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Research — In literature, men are courageous, rational, and commit acts of violence. Women are typically sexy, pretty and fertile. The gender norms in the books influence how the machines of today learn human language.
In collaboration with an international research group, computer scientist at the University of Copenhagen
We do not just present the research results in itself, but also a general method on how to trace gender-biased language in larger collections of text
Isabelle Augenstein, assistant professor at the Department of Computer Science
The group’s research shows that there are significant differences in the literature on how female nouns (e.g. daughter, mother, princess, queen) and male nouns (father, son, brother, husband) are described with adjectives.
The female gendered nouns are described with adjectives associated with their appearance, while men are described with words associated with their behaviour. While literature’s women are beautiful or sexy, men are primarily righteous and courageous.
In sociolinguistics, researchers have for a long time been interested in the extent to which our language is gender specific. However, the computer scientists’ latest research results have been achieved with new quantitative methods.
»We do not just present the research results by themselves, but also as a general method to trace gender-biased language in larger collections of text. A method that can be used on other data sets,« Isabella Augenstein writes in an email to the University Post.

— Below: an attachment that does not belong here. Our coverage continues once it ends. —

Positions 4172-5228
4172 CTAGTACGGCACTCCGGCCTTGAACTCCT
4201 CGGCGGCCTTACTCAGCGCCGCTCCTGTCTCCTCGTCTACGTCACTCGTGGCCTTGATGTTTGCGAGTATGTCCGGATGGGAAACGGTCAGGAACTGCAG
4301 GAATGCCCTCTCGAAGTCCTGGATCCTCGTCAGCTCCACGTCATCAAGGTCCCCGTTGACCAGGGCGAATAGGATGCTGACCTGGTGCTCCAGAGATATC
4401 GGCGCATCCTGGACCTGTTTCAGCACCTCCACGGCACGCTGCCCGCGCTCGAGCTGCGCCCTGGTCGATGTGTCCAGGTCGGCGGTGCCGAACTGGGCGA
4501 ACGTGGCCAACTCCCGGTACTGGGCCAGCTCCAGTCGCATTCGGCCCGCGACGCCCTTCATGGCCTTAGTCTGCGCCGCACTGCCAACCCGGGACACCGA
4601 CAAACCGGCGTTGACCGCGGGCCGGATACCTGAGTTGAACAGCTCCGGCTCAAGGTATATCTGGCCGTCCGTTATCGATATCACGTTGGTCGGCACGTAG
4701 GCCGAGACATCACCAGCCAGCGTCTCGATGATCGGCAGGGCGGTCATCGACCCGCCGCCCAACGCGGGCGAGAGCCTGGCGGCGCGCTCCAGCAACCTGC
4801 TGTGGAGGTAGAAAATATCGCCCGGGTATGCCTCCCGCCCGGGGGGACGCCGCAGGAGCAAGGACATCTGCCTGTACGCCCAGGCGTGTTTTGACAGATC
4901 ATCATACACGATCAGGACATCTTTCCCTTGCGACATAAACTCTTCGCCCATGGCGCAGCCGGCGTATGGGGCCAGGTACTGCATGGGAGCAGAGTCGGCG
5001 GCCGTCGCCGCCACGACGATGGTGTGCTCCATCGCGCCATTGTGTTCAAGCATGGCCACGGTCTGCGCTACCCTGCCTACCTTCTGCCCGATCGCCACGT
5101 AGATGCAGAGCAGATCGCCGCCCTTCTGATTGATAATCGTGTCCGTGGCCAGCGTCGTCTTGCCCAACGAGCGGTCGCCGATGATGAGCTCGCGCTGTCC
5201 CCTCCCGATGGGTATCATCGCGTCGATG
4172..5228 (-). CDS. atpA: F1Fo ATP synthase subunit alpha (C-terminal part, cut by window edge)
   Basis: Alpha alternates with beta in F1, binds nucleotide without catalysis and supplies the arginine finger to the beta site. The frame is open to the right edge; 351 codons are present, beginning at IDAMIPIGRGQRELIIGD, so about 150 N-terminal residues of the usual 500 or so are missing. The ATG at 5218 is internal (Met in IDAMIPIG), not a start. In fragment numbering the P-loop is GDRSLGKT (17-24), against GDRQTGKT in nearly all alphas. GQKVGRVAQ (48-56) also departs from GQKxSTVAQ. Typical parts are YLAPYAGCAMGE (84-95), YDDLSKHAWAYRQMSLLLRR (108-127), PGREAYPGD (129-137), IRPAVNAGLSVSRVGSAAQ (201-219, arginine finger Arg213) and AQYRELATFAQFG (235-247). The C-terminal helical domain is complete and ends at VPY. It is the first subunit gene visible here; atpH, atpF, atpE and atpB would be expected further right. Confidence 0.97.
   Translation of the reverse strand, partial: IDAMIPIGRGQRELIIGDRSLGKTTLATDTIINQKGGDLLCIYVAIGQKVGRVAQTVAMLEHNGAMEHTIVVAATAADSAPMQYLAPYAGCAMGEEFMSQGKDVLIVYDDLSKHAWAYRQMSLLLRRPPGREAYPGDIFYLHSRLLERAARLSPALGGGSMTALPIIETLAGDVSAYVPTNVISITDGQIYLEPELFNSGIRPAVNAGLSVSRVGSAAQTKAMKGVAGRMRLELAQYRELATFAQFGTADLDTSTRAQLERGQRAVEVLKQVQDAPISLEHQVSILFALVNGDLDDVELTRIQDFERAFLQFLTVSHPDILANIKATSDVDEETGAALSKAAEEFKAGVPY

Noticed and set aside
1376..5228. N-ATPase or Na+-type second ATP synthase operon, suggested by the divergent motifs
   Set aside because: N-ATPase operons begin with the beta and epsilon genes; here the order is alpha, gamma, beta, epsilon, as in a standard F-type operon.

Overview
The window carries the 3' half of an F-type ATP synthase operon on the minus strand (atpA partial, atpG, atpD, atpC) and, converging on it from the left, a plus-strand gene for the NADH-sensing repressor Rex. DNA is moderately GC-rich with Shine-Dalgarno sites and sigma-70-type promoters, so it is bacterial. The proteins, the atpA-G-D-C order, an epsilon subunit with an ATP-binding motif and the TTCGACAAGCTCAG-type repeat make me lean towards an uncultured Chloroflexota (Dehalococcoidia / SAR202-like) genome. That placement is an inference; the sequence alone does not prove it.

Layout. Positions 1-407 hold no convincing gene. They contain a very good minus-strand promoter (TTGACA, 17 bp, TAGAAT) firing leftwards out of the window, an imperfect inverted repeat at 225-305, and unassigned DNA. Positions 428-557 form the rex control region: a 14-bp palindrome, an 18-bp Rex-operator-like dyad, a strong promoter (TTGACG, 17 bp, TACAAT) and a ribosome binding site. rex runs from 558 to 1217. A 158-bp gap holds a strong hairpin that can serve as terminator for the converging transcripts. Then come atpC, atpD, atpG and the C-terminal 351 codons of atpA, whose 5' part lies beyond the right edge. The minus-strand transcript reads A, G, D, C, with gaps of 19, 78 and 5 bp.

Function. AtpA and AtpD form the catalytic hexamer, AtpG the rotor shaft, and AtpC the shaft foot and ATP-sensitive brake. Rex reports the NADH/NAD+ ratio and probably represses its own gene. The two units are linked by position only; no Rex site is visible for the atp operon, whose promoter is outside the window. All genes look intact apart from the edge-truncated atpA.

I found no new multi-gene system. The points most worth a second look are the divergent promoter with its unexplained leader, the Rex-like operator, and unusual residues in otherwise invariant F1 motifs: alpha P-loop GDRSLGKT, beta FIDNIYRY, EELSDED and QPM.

Via machine learning, the computer scientists have used a
Although the researchers have not used literature written after 2008, the gendered language of older texts is relevant for today: The algorithm used in programmes and machines that recognise people’s voices largely use texts available on the internet – including literary works and articles from many years ago. This goes for when smartphones recognise voices, or when Google prompts keywords.
»A commonly used data set is, for example, the New York Times’ data set, which contains articles from the period 1987-2007,« writes Isabelle Augenstein.
The machines build up their ‘truth’ based on older texts that make use of gender stereotypes.
The research article on the project, which was recently presented at the conference ACL 2019, can be found here.
»In addition, I would argue that people still engage with older literature«. Older, written, language influences our society in the present: »Think of the classic children’s books like the Brothers Grimm’s fairy tales or recent film adaptations of historical dramas,« writes Isabelle Augenstein.
To follow up on the results, the research group which Isabelle Augenstein is a part of has just started a new study. It will be able to say more about how gender stereotypes have unfolded historically. They do this by taking the newly presented research results and dividing them into decades.
»Based on what other researchers have found, we expect to be able to see that there are still gender stereotypes in modern books, even though they may be couched in a slightly different language,« she writes.